Trust in Immigration Enforcement: State Noncooperation and Sanctuary Cities after Secure Communities

45 Pages Posted: 3 Aug 2015 Last revised: 27 Nov 2015

See all articles by Ming Hsu Chen

Ming Hsu Chen

University of Colorado Law School; Center for the Study of Law & Society; University of Colorado, Boulder - Political Science

Date Written: August 1, 2015

Abstract

The conventional wisdom, backed by legitimacy research, is that most people obey most of the laws, most of the time. This turns out to not be the case in a study of state-local participation in immigration law enforcement. Two enforcement programs involving the use of immigration detainers, a vehicle by which the federal government (through ICE) requests that local law enforcement agencies (LEAs) detain immigrants beyond their scheduled release upon suspicion that they are removable, demonstrate the breakdown of conventional wisdom. In the five years following initiation of the Secure Communities program, a significant and growing number of states and localities have declined to cooperate with federal immigration detainer requests or enacted sanctuary policies -- ultimately leading to the demise of the Secure Communities program and a reworking of federal-local partnerships in immigration enforcement through the Priority Enforcement program that replaced it in November 2014. The balance of crime control and community trust in immigration enforcement is being reset as the political pendulum swings as Congress considers legislative reforms to curb local resistance to detainers following the killing of Kathryn Steinle in July 2015.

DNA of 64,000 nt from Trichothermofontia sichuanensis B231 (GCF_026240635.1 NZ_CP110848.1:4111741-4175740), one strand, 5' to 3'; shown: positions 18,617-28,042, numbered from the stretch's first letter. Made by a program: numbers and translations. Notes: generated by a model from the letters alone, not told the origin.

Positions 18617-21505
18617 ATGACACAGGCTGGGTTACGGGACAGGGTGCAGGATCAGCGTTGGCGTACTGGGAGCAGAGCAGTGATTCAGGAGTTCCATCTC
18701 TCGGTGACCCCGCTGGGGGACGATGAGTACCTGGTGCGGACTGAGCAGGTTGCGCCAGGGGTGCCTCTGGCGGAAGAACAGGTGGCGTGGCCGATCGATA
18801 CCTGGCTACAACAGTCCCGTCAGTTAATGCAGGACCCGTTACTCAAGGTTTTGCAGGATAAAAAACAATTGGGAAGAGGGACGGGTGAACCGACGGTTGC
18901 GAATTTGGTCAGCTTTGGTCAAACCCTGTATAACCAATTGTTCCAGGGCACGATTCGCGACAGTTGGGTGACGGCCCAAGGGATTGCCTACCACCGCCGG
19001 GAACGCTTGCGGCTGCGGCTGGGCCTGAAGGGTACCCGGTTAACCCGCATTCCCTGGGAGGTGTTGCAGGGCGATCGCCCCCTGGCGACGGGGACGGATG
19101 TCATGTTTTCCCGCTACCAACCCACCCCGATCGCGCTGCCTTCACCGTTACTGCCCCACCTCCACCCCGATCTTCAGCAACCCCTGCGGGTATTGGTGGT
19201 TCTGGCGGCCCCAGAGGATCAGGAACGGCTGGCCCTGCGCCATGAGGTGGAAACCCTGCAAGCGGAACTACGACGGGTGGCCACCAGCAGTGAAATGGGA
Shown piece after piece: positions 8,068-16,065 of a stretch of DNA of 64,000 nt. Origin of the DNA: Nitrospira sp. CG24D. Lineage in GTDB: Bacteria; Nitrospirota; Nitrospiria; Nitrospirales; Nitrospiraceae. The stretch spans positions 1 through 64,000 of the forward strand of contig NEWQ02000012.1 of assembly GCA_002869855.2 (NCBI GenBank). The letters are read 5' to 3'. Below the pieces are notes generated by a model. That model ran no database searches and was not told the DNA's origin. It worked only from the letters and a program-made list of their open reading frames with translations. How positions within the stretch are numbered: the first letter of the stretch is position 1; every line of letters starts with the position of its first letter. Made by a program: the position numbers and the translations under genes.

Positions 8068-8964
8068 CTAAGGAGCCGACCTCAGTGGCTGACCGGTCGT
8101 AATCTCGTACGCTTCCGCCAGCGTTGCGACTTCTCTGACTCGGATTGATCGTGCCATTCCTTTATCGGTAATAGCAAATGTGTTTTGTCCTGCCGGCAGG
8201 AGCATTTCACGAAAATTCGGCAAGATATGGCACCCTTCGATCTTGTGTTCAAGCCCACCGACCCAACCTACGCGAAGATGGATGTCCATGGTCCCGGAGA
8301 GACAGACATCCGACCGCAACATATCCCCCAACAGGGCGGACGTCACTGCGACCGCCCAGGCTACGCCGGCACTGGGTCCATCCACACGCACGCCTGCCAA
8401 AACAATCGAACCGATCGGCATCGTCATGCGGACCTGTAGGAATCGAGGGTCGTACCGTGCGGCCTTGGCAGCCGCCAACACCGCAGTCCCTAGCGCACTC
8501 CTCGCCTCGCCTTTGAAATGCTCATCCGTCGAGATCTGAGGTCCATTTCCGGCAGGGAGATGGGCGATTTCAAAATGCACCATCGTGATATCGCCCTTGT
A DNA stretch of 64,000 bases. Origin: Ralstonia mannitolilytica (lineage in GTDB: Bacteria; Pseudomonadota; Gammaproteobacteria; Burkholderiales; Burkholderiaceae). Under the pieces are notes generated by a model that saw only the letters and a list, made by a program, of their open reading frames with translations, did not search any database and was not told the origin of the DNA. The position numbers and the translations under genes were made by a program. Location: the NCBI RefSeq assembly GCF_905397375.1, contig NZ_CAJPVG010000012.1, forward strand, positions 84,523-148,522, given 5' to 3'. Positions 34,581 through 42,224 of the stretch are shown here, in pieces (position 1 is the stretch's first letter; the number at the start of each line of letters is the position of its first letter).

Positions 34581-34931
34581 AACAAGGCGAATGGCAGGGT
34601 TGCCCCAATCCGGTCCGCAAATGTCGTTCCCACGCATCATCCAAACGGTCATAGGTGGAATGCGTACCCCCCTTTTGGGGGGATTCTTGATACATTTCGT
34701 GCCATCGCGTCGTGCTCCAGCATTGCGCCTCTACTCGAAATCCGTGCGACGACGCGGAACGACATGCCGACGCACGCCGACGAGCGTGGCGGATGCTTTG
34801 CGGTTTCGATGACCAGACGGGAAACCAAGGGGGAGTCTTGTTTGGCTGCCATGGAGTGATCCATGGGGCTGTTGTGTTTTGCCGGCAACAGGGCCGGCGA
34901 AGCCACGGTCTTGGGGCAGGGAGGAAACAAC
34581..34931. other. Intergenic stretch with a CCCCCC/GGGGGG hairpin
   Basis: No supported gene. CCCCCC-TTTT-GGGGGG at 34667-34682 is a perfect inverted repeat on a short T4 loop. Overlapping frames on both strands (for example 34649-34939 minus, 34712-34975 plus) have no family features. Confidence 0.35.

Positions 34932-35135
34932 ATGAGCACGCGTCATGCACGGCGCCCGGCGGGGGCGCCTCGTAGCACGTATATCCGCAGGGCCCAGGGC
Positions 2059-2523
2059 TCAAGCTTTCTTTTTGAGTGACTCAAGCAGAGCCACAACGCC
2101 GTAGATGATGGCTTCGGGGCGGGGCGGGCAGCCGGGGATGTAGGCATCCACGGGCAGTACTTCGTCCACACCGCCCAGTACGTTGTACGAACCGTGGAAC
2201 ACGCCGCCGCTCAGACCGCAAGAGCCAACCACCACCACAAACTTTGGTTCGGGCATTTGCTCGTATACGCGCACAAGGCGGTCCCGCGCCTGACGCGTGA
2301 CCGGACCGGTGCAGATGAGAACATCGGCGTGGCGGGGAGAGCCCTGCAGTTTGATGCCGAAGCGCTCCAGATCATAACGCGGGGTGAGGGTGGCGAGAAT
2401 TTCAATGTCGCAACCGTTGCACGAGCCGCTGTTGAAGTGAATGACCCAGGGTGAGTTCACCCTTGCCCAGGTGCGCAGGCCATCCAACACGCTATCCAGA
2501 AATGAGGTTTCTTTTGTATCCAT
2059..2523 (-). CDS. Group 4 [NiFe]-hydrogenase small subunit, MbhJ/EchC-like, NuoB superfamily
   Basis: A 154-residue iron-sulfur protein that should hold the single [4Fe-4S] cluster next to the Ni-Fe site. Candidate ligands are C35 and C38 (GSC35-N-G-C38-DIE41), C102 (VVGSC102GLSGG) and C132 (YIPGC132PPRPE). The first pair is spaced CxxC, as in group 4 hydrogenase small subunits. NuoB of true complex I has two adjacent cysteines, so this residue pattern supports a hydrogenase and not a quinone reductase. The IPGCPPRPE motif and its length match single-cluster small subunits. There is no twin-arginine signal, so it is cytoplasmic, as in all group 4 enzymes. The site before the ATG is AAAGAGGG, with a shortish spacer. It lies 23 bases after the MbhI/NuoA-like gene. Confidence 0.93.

This Essay finds that state and local non-cooperation in immigration enforcement -- a timely example of uncooperative federalism -- is influenced by attitudes toward the legitimacy of executive action -- distinct from attitudes toward the law’s legality, morality, or politics. Both cooperation and noncooperation contribute to a policymaking feedback loop in ways more complicated than existing theories of cooperative federalism and executive action presage.

Keywords: immigration, executive action, detainers, cooperative federalism, legitimacy

Suggested Citation

Chen, Ming Hsu, Trust in Immigration Enforcement: State Noncooperation and Sanctuary Cities after Secure Communities (August 1, 2015). 91 Chicago Kent L Rev (2015). Available at SSRN: https://ssrn.com/abstract=2638849

Ming Hsu Chen (Contact Author)

University of Colorado Law School ( email )

401 UCB
Boulder, CO 80309
United States

Center for the Study of Law & Society ( email )

2240 Piedmont Avenue
Berkeley, CA 94720
United States

University of Colorado, Boulder - Political Science ( email )

1070 Edinboro Drive
Boulder, CO 80309
United States

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